The Enoch arena was so cold it might as well have been outside, but those practices always felt special. It was the highlight of the week. After practice, I'd go home and watch a half-hour or so of Saturday morning cartoons — always Bugs Bunny and the Road Runner — on our black-and-white television in the basement. Dad had finished the basement himself — he was handy. There was a bedroom for my brother, Garth, a bathroom and the TV area, which was all carpeted. One of my earliest memories, when I was really young and small, is of falling asleep on my dad's chest while he lay on the coach and watched that old black-and-white TV. He had a toothpick in his mouth. I curled up into him and dreamed.

On those Saturday mornings, after practice and cartoons, I'd pull on my jeans and a heavy sweater and bundle up in my winter jacket. I had this huge old pair of gloves that were so ripped that my fingers came through. I'd put a smaller pair of gloves beneath them so I could grip my stick and still be warm. I thought that was great. The fingers would flop around because the gloves were so worn out. Then I'd tie up my skates and head to the rink out past the schoolyard behind our house. The ice had painted lines. It was smaller than a regular rink but had boards and was big enough for five-on-five shinny. There was no refrigeration system. The quality of the ice depended on the weather and the work of the attendant assigned to scrape it down each day. It had a chain-link fence on top of the boards — nothing fancy, but to us, it was Maple Leaf Gardens or the Montreal Forum. I'd be there by nine in the morning and play shinny with the neighbourhood kids all day. We didn't have goalies, so I played out. Sometimes Dad would come and stand out in the cold, just because hockey was what we did. It was us.

At dinner, around five, I'd walk across the snow-covered field in my skates, and when I got to our back door my mom would lay down towels on the kitchen floor and I'd shuffle on my hands and knees to the table. Then I'd shuffle back and be off across the field. I'd stay out there so long that they would turn the lights out on me. It'd be about ten at night. There was a man who took care of the ice — he'd drag out a hose to flood it down and I'd help him. "Don't you have to be home?" he'd ask me.


Excerpted from "A Matter of Inches"
by .
Copyright © 2017 Clint Malarchuk.
Excerpted by permission of Triumph Books LLC.
All rights reserved. No part of this excerpt may be reproduced or reprinted without permission in writing from the publisher.
Excerpts are provided by Dial-A-Book Inc. solely for the personal use of visitors to this web site.

Table of Contents

Prologue ix

1 The Crazy Game 1

2 Slaughterhouse 4

3 Shattered Glass 8

4 Wobblebottom 14

5 Stomach Pains 21

6 Empty Bottles 24

7 Butterfly 32

8 A Strong Defense 41

9 Training Camp 45

10 Hitched 52

11 A Fighting Chance 57

12 Traded 67

13 Capital Crimes 77

14 Jugular 84

15 Night Terrors 92

16 Whiskey and Pills 102

17 Can't Do This 114

18 Sin City 120

19 Dad 129

20 Retired 132

21 East 140

22 South 150

23 Open Wounds 157

24 Open Bottles 161

25 I'd Never … 165

26 I Might 173

27 I Did 185

28 The Damage Done 189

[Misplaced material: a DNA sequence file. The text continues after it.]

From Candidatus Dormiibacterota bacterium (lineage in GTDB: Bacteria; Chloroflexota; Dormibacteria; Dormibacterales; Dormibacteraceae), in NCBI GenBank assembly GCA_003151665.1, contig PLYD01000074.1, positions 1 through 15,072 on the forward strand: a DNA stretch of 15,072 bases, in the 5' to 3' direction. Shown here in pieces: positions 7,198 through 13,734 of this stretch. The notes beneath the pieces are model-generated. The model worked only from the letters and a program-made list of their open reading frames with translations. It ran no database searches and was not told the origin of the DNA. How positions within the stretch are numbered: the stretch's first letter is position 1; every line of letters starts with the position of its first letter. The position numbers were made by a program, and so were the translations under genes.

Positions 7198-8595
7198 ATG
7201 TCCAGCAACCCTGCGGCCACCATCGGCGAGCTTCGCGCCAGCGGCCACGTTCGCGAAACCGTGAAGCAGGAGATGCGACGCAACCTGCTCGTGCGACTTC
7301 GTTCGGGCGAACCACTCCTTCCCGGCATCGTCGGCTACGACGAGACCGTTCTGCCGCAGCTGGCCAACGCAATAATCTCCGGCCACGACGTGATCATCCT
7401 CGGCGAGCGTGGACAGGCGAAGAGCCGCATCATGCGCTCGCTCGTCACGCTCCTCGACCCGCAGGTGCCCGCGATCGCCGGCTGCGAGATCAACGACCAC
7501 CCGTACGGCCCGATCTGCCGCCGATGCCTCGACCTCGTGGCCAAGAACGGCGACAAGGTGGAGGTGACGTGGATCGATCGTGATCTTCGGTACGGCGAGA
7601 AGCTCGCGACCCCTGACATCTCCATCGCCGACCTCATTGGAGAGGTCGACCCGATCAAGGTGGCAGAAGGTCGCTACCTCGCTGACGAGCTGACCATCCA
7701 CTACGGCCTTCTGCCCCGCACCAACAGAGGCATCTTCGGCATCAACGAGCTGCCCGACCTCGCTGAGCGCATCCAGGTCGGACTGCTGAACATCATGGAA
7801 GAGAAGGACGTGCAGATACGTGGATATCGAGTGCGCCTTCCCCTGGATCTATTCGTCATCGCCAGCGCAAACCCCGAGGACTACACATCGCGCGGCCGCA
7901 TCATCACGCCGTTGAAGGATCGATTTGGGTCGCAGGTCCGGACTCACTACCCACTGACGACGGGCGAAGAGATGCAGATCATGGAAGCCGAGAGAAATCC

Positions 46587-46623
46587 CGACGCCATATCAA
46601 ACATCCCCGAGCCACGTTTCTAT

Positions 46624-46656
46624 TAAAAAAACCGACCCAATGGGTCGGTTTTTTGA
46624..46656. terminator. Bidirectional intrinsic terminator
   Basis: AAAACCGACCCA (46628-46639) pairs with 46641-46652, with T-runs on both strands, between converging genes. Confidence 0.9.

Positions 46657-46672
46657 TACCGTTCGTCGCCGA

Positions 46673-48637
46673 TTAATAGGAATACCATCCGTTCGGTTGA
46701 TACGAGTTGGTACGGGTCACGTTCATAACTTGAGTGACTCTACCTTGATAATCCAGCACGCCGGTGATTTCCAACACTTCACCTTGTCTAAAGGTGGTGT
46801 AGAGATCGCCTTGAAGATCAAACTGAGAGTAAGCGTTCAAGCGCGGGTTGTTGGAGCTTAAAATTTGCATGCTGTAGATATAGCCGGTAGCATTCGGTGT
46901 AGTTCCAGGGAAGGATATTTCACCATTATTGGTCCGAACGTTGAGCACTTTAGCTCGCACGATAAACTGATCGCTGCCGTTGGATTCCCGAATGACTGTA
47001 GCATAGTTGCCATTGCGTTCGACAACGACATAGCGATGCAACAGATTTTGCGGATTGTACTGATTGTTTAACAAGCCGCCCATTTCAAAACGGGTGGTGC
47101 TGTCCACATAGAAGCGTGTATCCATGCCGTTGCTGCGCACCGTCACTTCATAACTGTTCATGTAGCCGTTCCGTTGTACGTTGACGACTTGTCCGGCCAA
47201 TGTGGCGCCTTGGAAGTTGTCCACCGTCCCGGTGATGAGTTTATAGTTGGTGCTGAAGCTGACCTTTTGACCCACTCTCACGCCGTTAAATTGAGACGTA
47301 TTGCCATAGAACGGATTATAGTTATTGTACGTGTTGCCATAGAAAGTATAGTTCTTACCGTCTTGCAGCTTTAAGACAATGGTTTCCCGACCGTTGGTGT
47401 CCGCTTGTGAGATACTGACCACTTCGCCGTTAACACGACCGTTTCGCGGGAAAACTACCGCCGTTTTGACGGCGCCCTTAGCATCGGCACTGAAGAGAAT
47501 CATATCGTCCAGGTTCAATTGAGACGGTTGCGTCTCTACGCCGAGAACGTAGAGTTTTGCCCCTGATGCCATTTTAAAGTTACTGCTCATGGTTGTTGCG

29 Alcatraz 196

30 Warriors 203

31 Family Day 208

32 Post-Traumatic 218

33 On the Outside 225

34 Relapse 231

35 Lucky One 235

Afterword Joanie Malarchuk 245

Acknowledgements 251

Index 255

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Matter of Inches: How I Survived in the Crease and Beyond 4.7 out of 5 based on 0 ratings. 3 reviews.
Andrew_of_Dunedin More than 1 year ago
One common aspect of fan fiction is to create a mash-up from two or more series – superhero, science fiction, etc. Let's take, for example, NHL Hall of Fame goaltender Ken Dryden in his autobiography, “The Game”, coupled with Randle Patrick McMurphy & Billy Bibbit from Ken Kesey's “One Flew Over the Cuckoo's Nest”, and mix in a little Wolverine from “X-Men”, and you'll probably get something totally bizarre and unreadable. On the other hand, you might end up with Clint Malarchuk's autobiography, “The Crazy Game”. This is NOT your typical athlete (auto)biography. Malarchuk's description of his playing days, and of his hockey-related activities while coaching, take up a remarkably small percentage of the book. Even the moment for which he is best known by even non-hockey fans, when an opposing player's skate accidentally slashed his throat, does not merit a large portion of the book – at least not overtly. On the other hand, how many other athletes would be willing to describe their mental illness, the attempt to identify it, self-cure it (via self-medication), and the time spent in a rehab facility finally getting a handle on his issues? I would recommend this book not only to hockey fans, but to those who may be fighting mental illnesses such as Obsessive-Compulsive Behavior (OCD) and depression, and to family members who may be facing the results of those conditions in their loved ones. RATING: 5 stars. This may be the most brutally honest – and for some, most important – book of the year.
Anonymous More than 1 year ago
Remembered the hockey incident, but not the many off ice problems.
Anonymous More than 1 year ago
This is a tremendous, awesome, riveting book!  I couldn't put it down!  A story of character, grit, and survival.  Kudos to Clint Malarchuk, who provides  a detailed look into his  world.  This book will help many suffering from mental illness...and even those who don't.  This is a five star read.